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    yasssssss. Good stuff.

    I remember reading about the storms on Saturn and Jupiter when I was young. The geometry of these things is insane. I really wish that I could have been both a literature scholar and a physicist, because I enjoy thinking on these topics but don't have the skills in differential equations and chaos math to really wrap my brain around them.

    My wife and I were chatting this morning about the expansion of the universe (which she occasionally entertains me on). This is just the opening gambit from wikipedia, which I still have trouble internalizing:

    Put another way, the metric of expanding spacetime actually can move faster than light, meaning there are some objects whose light will never reach us (hence the limit of what astronomers and physicists call the "observable universe"). This is fascinating to me. Also fascinating that the universe doesn't expand "into" anything.
     
  17. rms

    rms Active Member

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    astronomy really is the bomb. and the limitations to which they use mathematical properties is awesome as well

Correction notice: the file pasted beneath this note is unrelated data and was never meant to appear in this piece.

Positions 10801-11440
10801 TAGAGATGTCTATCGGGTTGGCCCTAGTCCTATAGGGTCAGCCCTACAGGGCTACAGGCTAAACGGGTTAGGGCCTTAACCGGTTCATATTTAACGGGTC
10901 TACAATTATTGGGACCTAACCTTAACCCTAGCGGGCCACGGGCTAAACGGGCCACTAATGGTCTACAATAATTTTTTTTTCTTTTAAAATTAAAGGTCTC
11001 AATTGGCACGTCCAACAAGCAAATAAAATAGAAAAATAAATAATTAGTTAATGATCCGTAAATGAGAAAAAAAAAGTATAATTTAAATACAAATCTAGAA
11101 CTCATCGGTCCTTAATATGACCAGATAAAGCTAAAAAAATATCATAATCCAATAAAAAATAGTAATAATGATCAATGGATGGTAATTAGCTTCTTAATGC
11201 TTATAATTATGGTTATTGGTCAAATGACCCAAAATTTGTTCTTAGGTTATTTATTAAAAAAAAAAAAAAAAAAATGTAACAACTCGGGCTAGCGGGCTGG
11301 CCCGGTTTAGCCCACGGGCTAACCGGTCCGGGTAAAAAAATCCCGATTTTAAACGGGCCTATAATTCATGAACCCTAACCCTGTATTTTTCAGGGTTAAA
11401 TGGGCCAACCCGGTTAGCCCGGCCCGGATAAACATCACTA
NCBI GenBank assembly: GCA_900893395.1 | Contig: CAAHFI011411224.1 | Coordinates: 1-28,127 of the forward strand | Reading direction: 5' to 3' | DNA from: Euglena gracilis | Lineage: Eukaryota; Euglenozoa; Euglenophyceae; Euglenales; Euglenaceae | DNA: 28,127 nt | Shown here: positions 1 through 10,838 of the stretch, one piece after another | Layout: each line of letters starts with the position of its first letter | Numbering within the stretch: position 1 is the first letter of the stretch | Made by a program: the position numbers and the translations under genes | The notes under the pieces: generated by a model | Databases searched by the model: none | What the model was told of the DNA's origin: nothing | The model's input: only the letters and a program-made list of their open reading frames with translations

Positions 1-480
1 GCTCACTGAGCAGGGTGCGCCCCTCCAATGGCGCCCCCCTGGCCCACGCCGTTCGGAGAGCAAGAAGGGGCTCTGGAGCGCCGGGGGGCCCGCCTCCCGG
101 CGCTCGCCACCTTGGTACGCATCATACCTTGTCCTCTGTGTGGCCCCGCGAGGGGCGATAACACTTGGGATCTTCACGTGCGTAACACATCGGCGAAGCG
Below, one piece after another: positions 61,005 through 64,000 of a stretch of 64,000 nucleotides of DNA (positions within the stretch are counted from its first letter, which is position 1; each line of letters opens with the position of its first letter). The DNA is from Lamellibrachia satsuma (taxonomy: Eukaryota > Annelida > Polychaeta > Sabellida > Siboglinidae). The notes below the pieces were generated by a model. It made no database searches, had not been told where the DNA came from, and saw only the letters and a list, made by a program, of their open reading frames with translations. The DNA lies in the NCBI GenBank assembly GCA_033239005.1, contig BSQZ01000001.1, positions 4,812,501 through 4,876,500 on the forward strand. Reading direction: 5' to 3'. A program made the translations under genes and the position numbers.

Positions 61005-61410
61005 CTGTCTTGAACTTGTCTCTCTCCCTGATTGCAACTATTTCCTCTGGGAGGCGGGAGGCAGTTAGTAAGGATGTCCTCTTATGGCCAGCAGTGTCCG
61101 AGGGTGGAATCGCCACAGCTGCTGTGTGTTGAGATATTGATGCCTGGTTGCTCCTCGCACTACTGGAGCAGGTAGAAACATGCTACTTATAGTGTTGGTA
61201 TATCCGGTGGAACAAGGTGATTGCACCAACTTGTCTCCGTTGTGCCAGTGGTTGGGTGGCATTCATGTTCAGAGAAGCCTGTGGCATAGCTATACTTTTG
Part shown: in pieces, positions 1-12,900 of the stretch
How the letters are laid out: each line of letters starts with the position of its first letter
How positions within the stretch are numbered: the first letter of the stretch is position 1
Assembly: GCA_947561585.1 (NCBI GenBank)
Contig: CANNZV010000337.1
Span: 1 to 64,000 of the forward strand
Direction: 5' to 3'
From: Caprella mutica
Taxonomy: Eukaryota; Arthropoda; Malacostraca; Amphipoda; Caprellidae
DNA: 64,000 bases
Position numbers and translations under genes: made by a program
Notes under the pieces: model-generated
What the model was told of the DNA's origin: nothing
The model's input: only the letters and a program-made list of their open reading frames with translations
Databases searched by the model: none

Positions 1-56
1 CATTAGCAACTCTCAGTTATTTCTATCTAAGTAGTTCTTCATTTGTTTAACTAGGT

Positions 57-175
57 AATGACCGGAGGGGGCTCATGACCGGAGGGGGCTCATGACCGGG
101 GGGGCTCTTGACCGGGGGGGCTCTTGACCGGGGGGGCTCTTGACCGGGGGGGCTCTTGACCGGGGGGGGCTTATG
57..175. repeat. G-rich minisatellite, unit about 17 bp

18. Bloopy

    Bloopy Active Member

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    The implications of length contraction & time dilation are also quite mind-blowing. The closer to the speed of light an explorer can travel, the shorter the distance to a destination becomes from their perspective. So in theory even with current life expectancies it could be possible to send astronauts to stars 100+ light years from Earth with a good chance that they're still alive when they get there. Though in reality I imagine aging is the easier challenge to conquer.
     
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  19. The Ozzman

    The Ozzman Commander of your mom

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    That blows my mind man. Astrophysics and all that shit is amazing. What really brought it home to me is when it was explained that any given star I can see in the sky may have already gone supernova because what you're seeing is an old image of the star because of the distance and we womt know it went nova for years or decades.
     
  20. CiG

    CiG Salute of the Jugger